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As Stone puts it in one of the many rules he lives by, “He who speaks first, loses.” Stone spends most of his time in Miami these days, but he’s still greeted warmly by the staff at the “21” Club, the venerable former speakeasy on West Fifty-second Street.“I love it here,” Stone said, as we settled into a corner table.
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“Of course a lot of the journalists hated Nixon, but they were always blown away by how smart he was,” Stone said. Not long ago, Stone went to the Ink Monkey tattoo shop in Venice Beach and had a portrait of Nixon’s face applied to his back, right below the neck. Nixon recognized the effectiveness of anti-élitism—a staple of American campaigns even today—as a core message.
It was Stone’s preoccupation with toughness that led to his enduring affection for Nixon. Kennedy’s father bought him his House seat, his Senate seat, and the Presidency. “Everybody talks about the Reagan Democrats who helped put the Republican Party over the top, but they were really the Nixon Democrats.
A sign inside the front door of Miami Velvet, a night club of sorts in a warehouse-style building a few minutes from the airport, states, “If sexual activity offends you in any way, do not enter the premises.” At first glance, though, the scene inside looks like a nineteen-eighties disco, with a bar, Madonna at high volume, flashing lights, a stripper’s pole, and a dancer’s cage.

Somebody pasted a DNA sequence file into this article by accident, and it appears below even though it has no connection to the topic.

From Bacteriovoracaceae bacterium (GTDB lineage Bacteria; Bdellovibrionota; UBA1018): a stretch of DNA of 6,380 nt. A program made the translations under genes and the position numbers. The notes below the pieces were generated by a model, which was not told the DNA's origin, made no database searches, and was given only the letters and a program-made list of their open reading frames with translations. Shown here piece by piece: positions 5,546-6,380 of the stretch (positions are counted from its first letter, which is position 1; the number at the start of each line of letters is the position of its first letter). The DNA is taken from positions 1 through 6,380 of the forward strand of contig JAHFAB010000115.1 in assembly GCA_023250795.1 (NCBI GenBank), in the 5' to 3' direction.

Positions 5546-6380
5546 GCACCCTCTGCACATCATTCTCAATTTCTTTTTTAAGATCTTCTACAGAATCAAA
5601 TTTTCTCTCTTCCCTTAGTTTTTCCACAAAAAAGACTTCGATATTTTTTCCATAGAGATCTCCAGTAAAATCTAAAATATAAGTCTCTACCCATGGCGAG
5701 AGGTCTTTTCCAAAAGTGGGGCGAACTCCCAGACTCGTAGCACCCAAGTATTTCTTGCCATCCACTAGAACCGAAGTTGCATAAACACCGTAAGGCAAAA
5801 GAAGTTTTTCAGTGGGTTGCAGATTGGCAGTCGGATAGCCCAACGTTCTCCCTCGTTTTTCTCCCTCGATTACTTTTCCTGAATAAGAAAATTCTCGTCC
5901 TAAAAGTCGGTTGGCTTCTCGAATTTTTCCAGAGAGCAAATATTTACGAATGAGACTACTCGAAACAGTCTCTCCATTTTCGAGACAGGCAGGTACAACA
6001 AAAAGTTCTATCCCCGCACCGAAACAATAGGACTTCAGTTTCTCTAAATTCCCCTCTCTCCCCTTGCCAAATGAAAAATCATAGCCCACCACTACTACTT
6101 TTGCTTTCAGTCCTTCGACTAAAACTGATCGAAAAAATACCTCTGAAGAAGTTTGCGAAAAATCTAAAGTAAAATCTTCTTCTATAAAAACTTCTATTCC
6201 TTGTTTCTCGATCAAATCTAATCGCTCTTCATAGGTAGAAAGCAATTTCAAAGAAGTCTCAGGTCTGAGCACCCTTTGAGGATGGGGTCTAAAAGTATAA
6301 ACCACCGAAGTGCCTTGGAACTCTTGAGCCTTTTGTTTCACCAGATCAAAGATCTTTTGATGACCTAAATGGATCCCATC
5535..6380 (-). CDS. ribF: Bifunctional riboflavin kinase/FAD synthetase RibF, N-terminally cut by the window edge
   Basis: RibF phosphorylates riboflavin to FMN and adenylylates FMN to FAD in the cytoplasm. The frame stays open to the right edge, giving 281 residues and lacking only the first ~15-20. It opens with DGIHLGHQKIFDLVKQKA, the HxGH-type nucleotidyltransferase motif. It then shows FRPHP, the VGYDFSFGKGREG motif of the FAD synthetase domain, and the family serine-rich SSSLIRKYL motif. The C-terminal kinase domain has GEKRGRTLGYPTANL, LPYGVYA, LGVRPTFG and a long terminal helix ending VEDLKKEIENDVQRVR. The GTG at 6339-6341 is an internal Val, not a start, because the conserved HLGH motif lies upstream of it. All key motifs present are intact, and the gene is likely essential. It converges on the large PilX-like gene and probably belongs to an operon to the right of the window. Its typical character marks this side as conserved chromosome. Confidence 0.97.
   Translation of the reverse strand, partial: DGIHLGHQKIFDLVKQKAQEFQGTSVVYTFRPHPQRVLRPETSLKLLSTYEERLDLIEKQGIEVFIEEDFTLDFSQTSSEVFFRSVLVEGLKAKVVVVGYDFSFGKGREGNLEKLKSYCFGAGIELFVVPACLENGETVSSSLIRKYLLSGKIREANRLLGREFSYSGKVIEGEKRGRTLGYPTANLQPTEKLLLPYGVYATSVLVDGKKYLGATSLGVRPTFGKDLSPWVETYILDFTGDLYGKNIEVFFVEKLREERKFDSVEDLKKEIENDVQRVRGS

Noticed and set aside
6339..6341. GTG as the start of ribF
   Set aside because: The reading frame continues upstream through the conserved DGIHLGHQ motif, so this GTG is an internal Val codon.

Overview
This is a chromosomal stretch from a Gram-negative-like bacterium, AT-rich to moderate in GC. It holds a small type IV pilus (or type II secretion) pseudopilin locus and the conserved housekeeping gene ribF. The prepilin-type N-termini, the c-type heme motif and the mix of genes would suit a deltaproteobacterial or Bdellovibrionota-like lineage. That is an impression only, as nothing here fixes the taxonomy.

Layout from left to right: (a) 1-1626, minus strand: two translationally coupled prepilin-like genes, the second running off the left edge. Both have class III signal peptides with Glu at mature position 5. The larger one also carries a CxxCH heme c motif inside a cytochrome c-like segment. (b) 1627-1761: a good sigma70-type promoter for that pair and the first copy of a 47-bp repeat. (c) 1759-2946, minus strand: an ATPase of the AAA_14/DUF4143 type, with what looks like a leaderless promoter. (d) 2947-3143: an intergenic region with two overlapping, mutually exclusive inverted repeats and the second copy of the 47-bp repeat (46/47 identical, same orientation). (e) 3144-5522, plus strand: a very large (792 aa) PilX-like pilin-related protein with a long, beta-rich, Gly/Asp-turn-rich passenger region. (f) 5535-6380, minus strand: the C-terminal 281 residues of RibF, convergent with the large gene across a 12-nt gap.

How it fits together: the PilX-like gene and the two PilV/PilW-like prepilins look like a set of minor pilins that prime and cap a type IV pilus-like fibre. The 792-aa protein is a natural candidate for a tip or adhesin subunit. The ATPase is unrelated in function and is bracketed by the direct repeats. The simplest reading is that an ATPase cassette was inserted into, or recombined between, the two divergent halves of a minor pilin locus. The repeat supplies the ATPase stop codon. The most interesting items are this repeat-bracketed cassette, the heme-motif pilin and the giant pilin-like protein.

But a flat-screen television on the wall plays porn videos, and many clubgoers disappear into locker rooms and emerge wearing towels.
Even then, though, Stone regularly crossed the line between respectability and ignominy, and he has become better known for leading a colorful personal life than for landing big-time clients.
Still, it is no coincidence that Stone materialized in the midst of the Spitzer scandal—and that he had memorable cameos in the last two Presidential elections.
“The key to a good Martini is you have to marinate the olives in vermouth first,” he said. He said he got it from Winston Churchill.” Stone did not grow up in such rarefied company.
He was born in 1952, half Italian and half Hungarian, and was raised in Lewisboro, New York.
Stone moved to Washington to attend George Washington University, but he became so engrossed in Republican politics that he never graduated.